The north slope of Mount Qomolangma is notorious for its strong winds. There is a huge wind corridor between 7,500 and 7,900 meters above sea level. "How fast is the wind speed at that location? There was no precise answer before the autonomous meteorological stations were set up," said Zhao Huabiao, a researcher with the Institute of Tibetan Plateau Research (ITPR) affiliated with the Chinese Academy of Sciences (CAS). Now he has the answer: It's 38 meters per second, or 137 km/h. "The data is helpful for scientific research and mountaineering," said Zhao.

An unprecedented expedition

Installing autonomous meteorological stations is the most challenging of the tasks to be carried out as part of the Earth Summit Mission 2022, which began on April 28. In addition, a total of 270 researchers and mountaineers stationed at the Mount Qomolangma Base Camp were divided into 16 teams, conducting experiments and collecting samples to gain a deeper understanding of the world's third pole.

On May 6, one of the teams completed a high-altitude ozone observation experiment at an altitude of 5,200 meters. They released a dozen balloons, with the highest one reaching 39.1 km above the base camp.

"The experiment aimed to learn about the impact of ozone on human health and the environment," said Zhu Tong, head of the College of Environmental Sciences and Engineering at Peking University. "We have acquired valuable data, which are essential to the study of the environment on the plateau and on Mount Qomolangma," Zhu said.

Glaciology is another highlight of the expedition. Scientists measured the surface of the East Rongbuk Glacier with the help of 3D laser scanning technology. Additionally, 150 kg of ice and snow samples were collected at the glacier. "The samples provide new insights for the reassessment of the state of environmental protection in the region," Yao Tandong, a noted glaciologist and an academician at the CAS, told China Media Group.

The ongoing Earth Summit Mission 2022 is part of China's second scientific research project on the Qinghai-Tibet Plateau, which was launched in 2017. China launched its scientific study on the Qinghai-Tibet Plateau in the 1950s. And the country's first scientific expedition to the plateau began in 1973. Scientists in the following decades studied how and why the plateau came into being, and how the uplift impacted the environment and human activities.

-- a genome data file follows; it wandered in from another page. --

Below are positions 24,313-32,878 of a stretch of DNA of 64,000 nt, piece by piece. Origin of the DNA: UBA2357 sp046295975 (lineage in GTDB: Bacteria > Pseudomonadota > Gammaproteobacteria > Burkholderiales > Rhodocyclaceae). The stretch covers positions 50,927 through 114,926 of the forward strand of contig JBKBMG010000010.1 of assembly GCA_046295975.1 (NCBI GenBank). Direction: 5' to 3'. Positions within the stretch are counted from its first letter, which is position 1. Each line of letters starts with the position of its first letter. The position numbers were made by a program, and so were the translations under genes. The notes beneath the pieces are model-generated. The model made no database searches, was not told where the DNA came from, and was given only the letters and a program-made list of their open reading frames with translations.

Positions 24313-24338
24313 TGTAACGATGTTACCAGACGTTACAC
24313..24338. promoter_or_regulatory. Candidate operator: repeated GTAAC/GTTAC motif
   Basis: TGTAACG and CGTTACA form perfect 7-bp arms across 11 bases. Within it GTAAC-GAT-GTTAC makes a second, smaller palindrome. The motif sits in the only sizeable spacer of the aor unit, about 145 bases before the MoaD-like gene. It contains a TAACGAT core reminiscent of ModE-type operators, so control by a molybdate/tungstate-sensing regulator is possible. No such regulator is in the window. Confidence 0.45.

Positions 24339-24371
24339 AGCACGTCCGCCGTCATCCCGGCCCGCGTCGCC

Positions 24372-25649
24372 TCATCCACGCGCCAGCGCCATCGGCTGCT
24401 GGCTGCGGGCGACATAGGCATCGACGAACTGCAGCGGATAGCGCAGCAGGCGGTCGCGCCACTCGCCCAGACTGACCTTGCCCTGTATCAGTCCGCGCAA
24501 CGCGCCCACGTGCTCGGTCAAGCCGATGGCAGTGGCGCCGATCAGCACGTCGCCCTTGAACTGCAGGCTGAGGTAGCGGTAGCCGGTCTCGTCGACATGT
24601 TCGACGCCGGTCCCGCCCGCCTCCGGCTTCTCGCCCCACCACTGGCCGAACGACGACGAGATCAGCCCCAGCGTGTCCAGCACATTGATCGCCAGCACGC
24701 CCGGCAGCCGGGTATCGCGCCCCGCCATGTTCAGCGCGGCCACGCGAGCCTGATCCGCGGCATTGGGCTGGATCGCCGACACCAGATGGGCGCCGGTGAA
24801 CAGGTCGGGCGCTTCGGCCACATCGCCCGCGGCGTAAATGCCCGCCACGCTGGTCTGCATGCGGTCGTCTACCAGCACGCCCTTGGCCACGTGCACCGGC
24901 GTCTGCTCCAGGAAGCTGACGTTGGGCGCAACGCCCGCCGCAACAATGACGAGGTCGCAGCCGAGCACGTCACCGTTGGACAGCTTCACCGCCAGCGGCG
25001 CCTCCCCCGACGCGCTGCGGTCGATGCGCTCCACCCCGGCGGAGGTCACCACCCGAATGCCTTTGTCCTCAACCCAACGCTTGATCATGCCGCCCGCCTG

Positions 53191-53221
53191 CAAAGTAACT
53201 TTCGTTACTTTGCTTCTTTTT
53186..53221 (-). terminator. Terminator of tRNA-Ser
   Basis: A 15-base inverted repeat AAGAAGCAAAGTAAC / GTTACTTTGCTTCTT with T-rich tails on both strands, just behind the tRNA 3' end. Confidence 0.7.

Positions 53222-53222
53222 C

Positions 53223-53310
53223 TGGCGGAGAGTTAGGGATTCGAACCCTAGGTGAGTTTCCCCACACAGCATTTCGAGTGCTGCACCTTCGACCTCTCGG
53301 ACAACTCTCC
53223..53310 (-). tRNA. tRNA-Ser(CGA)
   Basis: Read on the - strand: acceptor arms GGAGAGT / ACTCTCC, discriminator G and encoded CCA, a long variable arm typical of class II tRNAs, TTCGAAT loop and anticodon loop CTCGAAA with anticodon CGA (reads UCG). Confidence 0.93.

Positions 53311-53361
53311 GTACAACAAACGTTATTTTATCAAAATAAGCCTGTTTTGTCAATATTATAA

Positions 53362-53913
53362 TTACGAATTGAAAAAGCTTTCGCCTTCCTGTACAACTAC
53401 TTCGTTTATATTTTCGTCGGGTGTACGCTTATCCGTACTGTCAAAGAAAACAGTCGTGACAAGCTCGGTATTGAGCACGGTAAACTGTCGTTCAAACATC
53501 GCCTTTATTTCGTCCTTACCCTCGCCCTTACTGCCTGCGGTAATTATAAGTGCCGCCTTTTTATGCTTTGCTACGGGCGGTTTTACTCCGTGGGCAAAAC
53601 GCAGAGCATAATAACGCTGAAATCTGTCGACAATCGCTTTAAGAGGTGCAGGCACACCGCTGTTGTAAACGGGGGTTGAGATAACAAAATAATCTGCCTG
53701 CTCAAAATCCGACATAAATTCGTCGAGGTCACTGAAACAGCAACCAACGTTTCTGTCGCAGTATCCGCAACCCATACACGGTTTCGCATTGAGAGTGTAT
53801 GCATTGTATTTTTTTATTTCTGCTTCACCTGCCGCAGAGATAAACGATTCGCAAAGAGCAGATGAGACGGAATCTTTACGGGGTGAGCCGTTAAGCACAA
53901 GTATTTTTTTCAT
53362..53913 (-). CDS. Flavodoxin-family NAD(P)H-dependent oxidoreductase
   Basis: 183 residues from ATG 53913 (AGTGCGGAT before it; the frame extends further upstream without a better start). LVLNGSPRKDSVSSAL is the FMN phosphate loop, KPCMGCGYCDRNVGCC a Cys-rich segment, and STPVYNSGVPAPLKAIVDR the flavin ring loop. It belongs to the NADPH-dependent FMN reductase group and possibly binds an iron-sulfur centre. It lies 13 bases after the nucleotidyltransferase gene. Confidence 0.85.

"The first expedition aimed to gain a thorough understanding of the plateau," Yao said. It was a productive expedition, resulting in 87 monographs and five collections of theses, which served as a scientific basis for development of the region. This second expedition is primarily concerned with identifying and measuring the changes that have occurred since the first expedition.

The Qinghai-Tibet Plateau has come to be known as Asia's water tower, however the volume of water in the region is expected to peak between 2030 and 2050, according to a report released by the World Meteorological Organization in 2020. After that, glacier runoff is projected to decline globally, with implications for water storage. As runoff from snow cover, permafrost and glaciers in this region provides up to 45 percent of the total river flow, the flow decrease would affect water availability for 1.7 billion people.

"From a scientific perspective, any climate or environmental changes on the Qinghai-Tibet Plateau are critical for other parts of the planet," Yao said. Therefore, the research outcomes of the expedition are expected to be of significance to sustainable development on the plateau and environmental protection across the globe. 

Copyedited by G.P. Wilson